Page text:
The Reuters global sports blog
Euroleague Final Four puts on a mighty show
The overall entertainment, garnished with the eternal rivalry between Greek arch enemies Panathinaikos Athens and Olympiakos Piraeus, was every bit as eye-catching as the recent
NCAA Final Four in Detroit.
In the end, Panathinaikos deservedly won their fifth Euroleague title after edging old foes and 2008 champions CSKA Moscow in the final, following an equally dramatic win over Olympiakos in the semis (click here to read our full report from Berlin).
CSKA and their star-studded outfit were hot favourites to retain the title, but a poor first half cost them dearly, although they almost produced one of the greatest comebacks in the tournament’s history.
Panathinaikos and their trophy-laden Serbian coach Zeljko Obradovic, who won a record seventh European Champions Cup with four different teams, erupted in joy with a visible sense of
relief after they nearly threw away a 23-point lead, as CSKA forward Ramunas Siskauskas came agonisingly close to burying a last-gasp, off-balance three-pointer.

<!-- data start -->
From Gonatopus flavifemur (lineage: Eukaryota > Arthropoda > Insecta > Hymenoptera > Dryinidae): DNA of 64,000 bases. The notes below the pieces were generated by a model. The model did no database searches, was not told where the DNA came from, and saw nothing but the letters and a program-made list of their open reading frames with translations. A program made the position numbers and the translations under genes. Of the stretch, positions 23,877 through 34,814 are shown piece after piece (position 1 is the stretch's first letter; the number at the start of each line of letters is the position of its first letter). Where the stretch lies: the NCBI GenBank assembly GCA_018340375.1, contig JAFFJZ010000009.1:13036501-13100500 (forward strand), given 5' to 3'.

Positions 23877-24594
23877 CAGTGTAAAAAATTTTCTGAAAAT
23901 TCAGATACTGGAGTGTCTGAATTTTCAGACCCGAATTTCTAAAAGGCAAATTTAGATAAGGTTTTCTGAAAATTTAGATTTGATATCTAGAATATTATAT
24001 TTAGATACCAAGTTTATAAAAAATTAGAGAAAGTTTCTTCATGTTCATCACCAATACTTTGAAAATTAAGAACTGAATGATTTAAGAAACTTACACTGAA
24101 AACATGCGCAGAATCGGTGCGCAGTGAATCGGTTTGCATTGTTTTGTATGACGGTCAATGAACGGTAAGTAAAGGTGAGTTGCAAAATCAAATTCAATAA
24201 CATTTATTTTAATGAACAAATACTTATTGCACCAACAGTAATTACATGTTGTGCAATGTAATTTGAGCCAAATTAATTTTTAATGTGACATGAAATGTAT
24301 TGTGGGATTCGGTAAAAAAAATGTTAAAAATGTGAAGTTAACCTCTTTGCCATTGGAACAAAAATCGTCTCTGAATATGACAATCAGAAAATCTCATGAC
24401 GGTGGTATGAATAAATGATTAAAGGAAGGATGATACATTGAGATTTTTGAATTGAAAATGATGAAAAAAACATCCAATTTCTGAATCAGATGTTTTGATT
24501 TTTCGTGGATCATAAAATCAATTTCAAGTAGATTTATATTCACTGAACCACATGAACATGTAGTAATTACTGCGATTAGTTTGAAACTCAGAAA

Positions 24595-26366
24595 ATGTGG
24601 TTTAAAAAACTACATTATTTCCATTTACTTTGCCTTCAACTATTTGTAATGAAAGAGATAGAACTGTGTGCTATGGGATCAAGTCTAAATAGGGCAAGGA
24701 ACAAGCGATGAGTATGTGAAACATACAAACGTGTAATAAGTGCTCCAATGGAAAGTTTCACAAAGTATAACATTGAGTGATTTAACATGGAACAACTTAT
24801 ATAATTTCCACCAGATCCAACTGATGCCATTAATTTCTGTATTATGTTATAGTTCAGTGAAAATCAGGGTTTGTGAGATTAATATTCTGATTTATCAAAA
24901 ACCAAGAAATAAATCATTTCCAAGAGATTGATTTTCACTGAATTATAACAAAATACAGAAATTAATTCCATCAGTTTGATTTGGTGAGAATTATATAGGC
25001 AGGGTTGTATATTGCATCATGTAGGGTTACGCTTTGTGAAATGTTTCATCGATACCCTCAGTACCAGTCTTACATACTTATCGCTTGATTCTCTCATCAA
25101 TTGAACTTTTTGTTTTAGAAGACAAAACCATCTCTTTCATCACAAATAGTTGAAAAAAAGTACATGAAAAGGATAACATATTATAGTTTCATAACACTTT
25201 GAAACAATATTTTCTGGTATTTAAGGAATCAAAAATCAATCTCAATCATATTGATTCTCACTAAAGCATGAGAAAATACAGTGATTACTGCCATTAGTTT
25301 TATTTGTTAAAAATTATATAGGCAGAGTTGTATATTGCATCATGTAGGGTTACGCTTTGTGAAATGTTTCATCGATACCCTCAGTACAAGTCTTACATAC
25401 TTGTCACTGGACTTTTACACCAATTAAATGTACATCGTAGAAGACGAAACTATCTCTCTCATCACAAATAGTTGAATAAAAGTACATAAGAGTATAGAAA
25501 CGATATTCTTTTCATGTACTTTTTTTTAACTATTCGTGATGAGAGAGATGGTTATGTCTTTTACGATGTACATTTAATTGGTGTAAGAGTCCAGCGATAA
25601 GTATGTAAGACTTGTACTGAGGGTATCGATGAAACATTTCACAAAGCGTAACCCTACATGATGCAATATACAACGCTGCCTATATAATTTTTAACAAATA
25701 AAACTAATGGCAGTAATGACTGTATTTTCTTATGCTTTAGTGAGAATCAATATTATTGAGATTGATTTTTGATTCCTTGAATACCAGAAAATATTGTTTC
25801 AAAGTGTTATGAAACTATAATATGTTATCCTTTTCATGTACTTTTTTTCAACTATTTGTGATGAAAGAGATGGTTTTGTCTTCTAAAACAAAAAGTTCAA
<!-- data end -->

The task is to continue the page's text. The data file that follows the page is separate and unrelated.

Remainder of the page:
Obradovic must be one of the most successful coaches in any sport at this level.
He who won his first premier European club trophy with Partizan Belgrade in 1992, repeated the
feat with Spanish outfits Joventut Badalona and Real Madrid before capturing an impressive haul of silverware with Panathinaikos after he took over in 1999.
The Greek giants have won eight national championships, six national cups and four Euroleague titles under Obradovic.
Good job he’s shown no interest in going to the NBA (not that he’d be welcome after comments like these).
PHOTO: Panathinaikos coach Zeljko Obradovic celebrates after winning the Final Four final game against CSKA Moscow in Berlin, May 3, 2009. REUTERS/Tobias Schwarz